Officials: Georgia audit confirms secretary of state winner
By SUDHIN THANAWALA
ATLANTA (AP) — A hand count of random batches of votes in Georgia’s recent election for secretary of state has confirmed Republican Brad Raffensperger’s victory, state election officials said.
The audit — required by state law — turned up a small difference in votes from the machine count used during the election, but the difference was well within the expected margin of error, the Secretary of State’s office announced Friday.
“This audit shows that our system works and that our county election officials conducted a secure, accurate election,” Raffensperger said in a statement.
The audit follows a law passed in 2019, not from any concerns about the integrity of the state’s election results. An audit is required for general elections in even-numbered years on a race selected by the secretary of state. It must be completed before the election results are certified.
Raffensperger announced earlier this month that he was choosing his race for the audit because it had the widest margin of victory, which would make the audit easier for counties to carry out. Raffensperger beat Democratic state House Rep. Bee Nguyen by more than 9 percent.
In risk-limiting audits, the smaller the margin between candidates in a race, the larger the sample of ballots that must initially be audited.
In 2020, he chose the presidential contest in Georgia between Republican Donald Trump and Democrat Joe Biden for the risk-limiting audit. Biden won that race by a narrow margin, prompting a hand tally of all votes cast to confirm the accuracy of vote-tallying scanners.
Trump, who falsely claimed fraud cost him the 2020 election, targeted Raffensperger for failing to overturn his narrow loss in Georgia. In a now-notorious January 2021 phone call, Trump suggested Raffensperger could “find” enough votes to reverse Biden’s presidential victory.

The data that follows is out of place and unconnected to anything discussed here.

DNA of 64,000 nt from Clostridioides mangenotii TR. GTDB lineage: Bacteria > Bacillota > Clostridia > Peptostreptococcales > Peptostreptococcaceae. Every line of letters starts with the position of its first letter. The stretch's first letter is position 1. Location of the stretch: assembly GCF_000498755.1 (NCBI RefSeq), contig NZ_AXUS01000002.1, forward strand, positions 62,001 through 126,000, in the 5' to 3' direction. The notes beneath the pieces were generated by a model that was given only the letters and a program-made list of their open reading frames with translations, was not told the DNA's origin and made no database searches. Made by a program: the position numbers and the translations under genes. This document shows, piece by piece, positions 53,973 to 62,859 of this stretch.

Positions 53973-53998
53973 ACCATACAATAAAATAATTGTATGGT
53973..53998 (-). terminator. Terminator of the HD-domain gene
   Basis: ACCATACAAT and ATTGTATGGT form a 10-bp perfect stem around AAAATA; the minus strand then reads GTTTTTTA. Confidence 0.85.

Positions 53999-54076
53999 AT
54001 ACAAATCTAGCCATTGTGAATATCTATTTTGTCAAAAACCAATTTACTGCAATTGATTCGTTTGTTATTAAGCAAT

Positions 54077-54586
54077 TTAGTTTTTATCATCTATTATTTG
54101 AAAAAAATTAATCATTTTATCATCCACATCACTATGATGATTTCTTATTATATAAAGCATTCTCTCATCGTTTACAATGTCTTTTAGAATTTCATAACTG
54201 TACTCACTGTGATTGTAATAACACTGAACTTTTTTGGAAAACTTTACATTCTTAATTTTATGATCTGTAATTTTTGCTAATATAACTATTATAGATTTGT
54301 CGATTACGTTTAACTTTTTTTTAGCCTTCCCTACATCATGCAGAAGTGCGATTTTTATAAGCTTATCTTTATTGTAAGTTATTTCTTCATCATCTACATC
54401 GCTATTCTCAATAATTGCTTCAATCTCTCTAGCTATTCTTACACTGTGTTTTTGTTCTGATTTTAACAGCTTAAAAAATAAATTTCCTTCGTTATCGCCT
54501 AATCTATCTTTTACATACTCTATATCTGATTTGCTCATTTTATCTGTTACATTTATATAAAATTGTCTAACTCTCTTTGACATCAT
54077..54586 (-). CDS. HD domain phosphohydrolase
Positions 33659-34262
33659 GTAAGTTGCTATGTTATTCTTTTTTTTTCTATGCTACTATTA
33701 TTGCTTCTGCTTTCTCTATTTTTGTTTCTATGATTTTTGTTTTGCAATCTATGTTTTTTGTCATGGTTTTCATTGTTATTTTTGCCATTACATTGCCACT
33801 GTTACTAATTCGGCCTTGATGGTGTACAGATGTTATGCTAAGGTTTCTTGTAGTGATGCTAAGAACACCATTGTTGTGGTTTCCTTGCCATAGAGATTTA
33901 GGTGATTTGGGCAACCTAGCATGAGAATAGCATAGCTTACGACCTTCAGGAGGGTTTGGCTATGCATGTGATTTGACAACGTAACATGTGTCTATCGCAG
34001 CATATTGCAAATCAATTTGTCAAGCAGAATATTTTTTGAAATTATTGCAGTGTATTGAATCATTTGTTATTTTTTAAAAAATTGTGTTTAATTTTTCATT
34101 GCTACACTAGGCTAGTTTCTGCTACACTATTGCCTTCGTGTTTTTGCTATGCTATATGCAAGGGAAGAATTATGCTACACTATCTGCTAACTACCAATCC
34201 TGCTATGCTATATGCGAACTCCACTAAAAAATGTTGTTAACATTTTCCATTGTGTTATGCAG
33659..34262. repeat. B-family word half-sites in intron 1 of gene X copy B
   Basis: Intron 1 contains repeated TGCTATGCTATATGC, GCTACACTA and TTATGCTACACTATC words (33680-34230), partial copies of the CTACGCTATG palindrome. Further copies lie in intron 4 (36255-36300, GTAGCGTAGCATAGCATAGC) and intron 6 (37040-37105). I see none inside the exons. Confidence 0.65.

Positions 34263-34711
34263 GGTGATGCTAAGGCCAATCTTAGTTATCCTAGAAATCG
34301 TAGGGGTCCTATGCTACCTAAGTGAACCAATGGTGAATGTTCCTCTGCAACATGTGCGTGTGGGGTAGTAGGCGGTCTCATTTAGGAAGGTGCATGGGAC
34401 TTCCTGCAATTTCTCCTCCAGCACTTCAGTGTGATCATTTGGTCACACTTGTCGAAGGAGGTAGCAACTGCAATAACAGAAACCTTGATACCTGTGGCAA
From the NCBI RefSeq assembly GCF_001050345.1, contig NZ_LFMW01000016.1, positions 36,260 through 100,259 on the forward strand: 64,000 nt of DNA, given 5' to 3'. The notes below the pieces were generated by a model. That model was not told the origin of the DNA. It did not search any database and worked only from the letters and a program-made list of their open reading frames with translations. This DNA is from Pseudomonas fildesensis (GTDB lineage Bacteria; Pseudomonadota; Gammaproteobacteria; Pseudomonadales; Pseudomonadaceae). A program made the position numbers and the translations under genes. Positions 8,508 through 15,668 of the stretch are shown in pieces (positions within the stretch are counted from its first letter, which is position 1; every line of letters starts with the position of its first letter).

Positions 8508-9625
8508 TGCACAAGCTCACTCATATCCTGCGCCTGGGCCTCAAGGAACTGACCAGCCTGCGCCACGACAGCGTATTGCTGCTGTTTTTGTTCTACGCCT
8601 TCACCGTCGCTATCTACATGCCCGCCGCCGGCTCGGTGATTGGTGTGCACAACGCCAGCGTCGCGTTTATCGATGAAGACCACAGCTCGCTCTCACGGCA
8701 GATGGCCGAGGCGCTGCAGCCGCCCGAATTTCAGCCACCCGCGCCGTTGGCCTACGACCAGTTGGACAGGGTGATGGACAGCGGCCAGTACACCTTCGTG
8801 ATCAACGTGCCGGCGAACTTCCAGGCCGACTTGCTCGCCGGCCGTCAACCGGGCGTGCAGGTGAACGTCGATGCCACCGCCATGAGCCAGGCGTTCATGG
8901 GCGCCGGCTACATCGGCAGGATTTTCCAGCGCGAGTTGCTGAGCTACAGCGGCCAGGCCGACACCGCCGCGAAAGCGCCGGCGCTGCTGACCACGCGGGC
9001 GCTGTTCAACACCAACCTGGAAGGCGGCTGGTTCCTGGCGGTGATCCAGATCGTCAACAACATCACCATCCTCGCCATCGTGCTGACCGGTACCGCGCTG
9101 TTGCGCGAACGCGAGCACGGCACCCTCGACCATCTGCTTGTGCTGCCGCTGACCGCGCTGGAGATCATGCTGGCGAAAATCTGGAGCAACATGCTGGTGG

Raffensperger defeated a Trump-endorsed primary challenger in this year’s election contest.
For this year’s audit, Georgia election officials hosted a dice roll at the state Capitol to help determine the batches of votes that counties had to count by hand.
In total, county election officials reviewed 328 batches of ballots — a fraction of the total number of batches. More than 85 percent of those batches had no deviation from the original candidate vote totals. Of the remaining batches, all but one had a discrepancy within an expected margin of error for a hand count, the Secretary of State’s office said.
The audit counted 156,832 votes for Raffensperger and 67,486 votes for Nguyen. A machine count of the same ballots had Raffensperger’s vote total at 156,811 and Nguyen’s total at 67,504.
Officials had said such a difference was expected because of human error during the hand counting process. Overall, Raffensperger won more than 2 million votes compared to over 1.7 million for Nguyen, according to his office.
State law requires 90% certainty that the outcome is correct, but Raffensperger said he was increasing that to 95%, that is to say a “risk limit” of 5%.
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